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You Say Chevrolet, I Say Chevy

June 12, 2010 – 7:03 pm | 2,550 views

The automotive media had a field day this week with an internal memo that had been sent to Chevrolet employees in Detroit.  The contents of the message stressed that the word ‘Chevy’ was no longer to be used in any official communications regarding the brand, as it was causing too much confusion and diluting the Chevrolet image.

Naturally, the idea that a corporation could put the Chevy genie back in the bottle after 50 years of advertising and car culture had made the word as American as apple pie seemed ridiculous – and precisely the type of move that an out-of-touch corporate giant would blunder into.  While this particular mis-step certainly made it look like few things had changed at General Motors since the recent bankruptcy reorganization, the opposite is in fact true.  GM has come a long way in terms of redefining its image, re-staking its claim on the North American market and shoring up its financial performance over the past 10 months.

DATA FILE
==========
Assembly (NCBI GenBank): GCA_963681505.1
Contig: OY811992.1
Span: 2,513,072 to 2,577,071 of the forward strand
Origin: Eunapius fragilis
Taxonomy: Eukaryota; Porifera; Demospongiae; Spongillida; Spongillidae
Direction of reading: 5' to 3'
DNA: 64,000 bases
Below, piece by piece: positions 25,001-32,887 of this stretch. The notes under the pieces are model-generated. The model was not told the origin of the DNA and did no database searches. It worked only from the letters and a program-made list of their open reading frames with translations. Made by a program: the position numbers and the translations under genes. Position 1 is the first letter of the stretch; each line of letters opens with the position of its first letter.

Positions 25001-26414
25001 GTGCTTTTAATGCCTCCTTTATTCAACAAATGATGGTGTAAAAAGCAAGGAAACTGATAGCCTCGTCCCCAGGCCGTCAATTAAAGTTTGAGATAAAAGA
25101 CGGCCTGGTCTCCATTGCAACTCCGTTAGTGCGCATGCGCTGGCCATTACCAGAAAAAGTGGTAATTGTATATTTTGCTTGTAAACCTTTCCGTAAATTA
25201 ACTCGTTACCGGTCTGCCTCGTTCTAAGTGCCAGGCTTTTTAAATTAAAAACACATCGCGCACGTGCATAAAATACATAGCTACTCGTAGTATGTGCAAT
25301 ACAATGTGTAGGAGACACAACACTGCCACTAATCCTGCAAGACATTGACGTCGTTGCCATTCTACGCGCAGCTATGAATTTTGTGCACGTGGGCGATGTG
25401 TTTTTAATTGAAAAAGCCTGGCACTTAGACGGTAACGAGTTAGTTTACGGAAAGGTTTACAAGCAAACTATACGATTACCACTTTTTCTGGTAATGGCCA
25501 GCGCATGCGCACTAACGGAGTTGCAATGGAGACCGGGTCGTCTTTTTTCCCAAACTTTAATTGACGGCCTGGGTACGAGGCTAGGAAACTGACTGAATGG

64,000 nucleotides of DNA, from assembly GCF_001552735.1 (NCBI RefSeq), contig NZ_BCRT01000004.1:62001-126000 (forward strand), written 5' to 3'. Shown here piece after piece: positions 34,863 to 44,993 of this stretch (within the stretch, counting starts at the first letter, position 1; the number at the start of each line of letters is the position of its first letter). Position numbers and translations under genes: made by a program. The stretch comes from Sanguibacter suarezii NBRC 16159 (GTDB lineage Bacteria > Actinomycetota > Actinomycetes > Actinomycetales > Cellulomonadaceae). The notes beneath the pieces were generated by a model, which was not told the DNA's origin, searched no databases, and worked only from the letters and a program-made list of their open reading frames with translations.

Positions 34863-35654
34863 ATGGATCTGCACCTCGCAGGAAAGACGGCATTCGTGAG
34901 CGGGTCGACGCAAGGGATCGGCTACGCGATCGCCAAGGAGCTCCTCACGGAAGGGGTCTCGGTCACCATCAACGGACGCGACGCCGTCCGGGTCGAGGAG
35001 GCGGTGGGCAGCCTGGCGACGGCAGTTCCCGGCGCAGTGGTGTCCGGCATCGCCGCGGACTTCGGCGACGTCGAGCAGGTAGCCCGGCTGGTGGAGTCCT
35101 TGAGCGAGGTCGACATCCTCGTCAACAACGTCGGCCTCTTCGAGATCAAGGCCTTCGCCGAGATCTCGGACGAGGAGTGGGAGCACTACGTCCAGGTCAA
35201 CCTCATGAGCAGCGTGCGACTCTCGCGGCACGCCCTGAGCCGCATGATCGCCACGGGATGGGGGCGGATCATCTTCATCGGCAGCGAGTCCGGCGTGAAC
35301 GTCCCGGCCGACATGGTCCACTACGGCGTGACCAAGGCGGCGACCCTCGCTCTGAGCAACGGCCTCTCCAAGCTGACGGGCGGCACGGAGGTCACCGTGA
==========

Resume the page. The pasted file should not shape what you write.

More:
So much press was generated from the leaked internal memo that GM was forced to issue its own statement claiming that the wording had not been properly thought through, and that of course it would not discourage the public at large from continuing to use the word Chevy in the discussion of its products.  With regards to ‘wording,’ the most amusing part of the memo was the example given of Coke employing a similar singular corporate brand focus, ignoring the fact that the proper name for the manufacturer of the carbonated beverage is Coca-Cola, and that it has maintained dual brand identities for decades.

Regardless of the GM’s clarified position, internally Chevrolet will henceforth be referred to exclusively as ‘Chevrolet’– at least until the brand selects yet another advertising agency to take over its account, as GM has had little success in maintaining a long-term relationship with its Chevrolet campaign designers of late.  If the company continues to make moves like this, then perhaps it won’t need any external PR at all – as Oscar Wilde once said, the only thing worse than being talked about is not being talked about.

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